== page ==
The adapter assembly further includes a threaded thumbscrew 99 which extends through diametrically opposed openings 100 and 101 formed in connector 97. The latter opening 101 is threaded to threadedly engage the shank of the thumbscrew extending therethrough. However, the opening 100 is unthreaded so that the thumbscrew may pass therethrough.
The end 102 of the shank of thumbscrew 99 engages the inner periphery of bore 96 of bracket 92 so that, as the thumbscrew is rotated within the connector 97, the connector may be forced away from that portion of the bracket bore engaged by the thumbscrew shank end.
Thus, connector 97 and in turn bracket 92 may be securely positioned and held on spool 94 with which the adapter assembly is engaged. In that regard, it should be understood that the bracket has its end 103 positioned in contacting relationship with a plate 104 defining a portion of the door threshold. Thus, when the connector 97 is engaged with spool 94, movement of connector relative to the bore of the bracket 92 by turning screw 99 urges the end 103 of the bracket into secure engagement with the door threshold, thus holding the adapter assembly securely in place and thereby insuring secure operative interengagement of rod 91 with the sensor arm 37 in the manner described.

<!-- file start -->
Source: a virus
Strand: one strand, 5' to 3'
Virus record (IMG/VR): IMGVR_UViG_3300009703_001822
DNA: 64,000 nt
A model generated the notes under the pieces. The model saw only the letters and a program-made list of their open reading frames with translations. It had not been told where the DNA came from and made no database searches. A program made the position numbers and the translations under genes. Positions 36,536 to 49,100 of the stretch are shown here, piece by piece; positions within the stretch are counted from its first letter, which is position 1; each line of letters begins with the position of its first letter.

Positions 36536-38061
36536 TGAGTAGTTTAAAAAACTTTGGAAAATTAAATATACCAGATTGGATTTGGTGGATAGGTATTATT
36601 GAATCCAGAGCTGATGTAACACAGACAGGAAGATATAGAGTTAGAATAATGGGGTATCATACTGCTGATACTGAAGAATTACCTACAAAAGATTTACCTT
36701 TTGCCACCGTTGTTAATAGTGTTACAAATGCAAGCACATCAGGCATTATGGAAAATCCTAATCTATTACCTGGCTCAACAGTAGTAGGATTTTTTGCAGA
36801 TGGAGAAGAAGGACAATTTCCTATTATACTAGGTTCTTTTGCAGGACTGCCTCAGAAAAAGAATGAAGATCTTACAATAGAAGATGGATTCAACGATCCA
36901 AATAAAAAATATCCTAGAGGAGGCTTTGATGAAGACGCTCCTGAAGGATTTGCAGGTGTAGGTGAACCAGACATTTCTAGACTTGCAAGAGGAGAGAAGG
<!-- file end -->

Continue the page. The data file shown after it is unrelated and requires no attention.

It will also be noted from FIGS. 4 and 5 that connector 97 has its bore 98 oriented axially off center, thereby imparting an eccentric configuration to the connector. The purpose of such eccentric construction is to permit the adapter assembly to be utilized with more than one door threshold construction. For example, in certain aircraft having more than one access door through which cargo is .to be loaded or unloaded, the lowermost spool 94 with which the adapter assembly is to be operatively engaged is somewhat differently positioned relative to the threshold plate 94 with which the bracket is to be engaged. That is, in one door spool 94 is slightly closer to the plate 104 and in other doors the spool is spaced slightly farther therefrom. To permit the adapter assembly to be utilized with both such doors, the eccentric connector has been devised. By removing the thumbscrew from engagement with the connector and reorienting the connector within the bracket 180 from the position shown, the connector is then properly oriented to accommodate therein a spool 94 of the other type door frame.
Having thus fully described preferred embodiments of an improved invention for sensing changes in the elevational and roll attitudes of an aircraft during loading and unloading thereof, reference is directed to the appended claims for the scope of protection to be afforded thereto.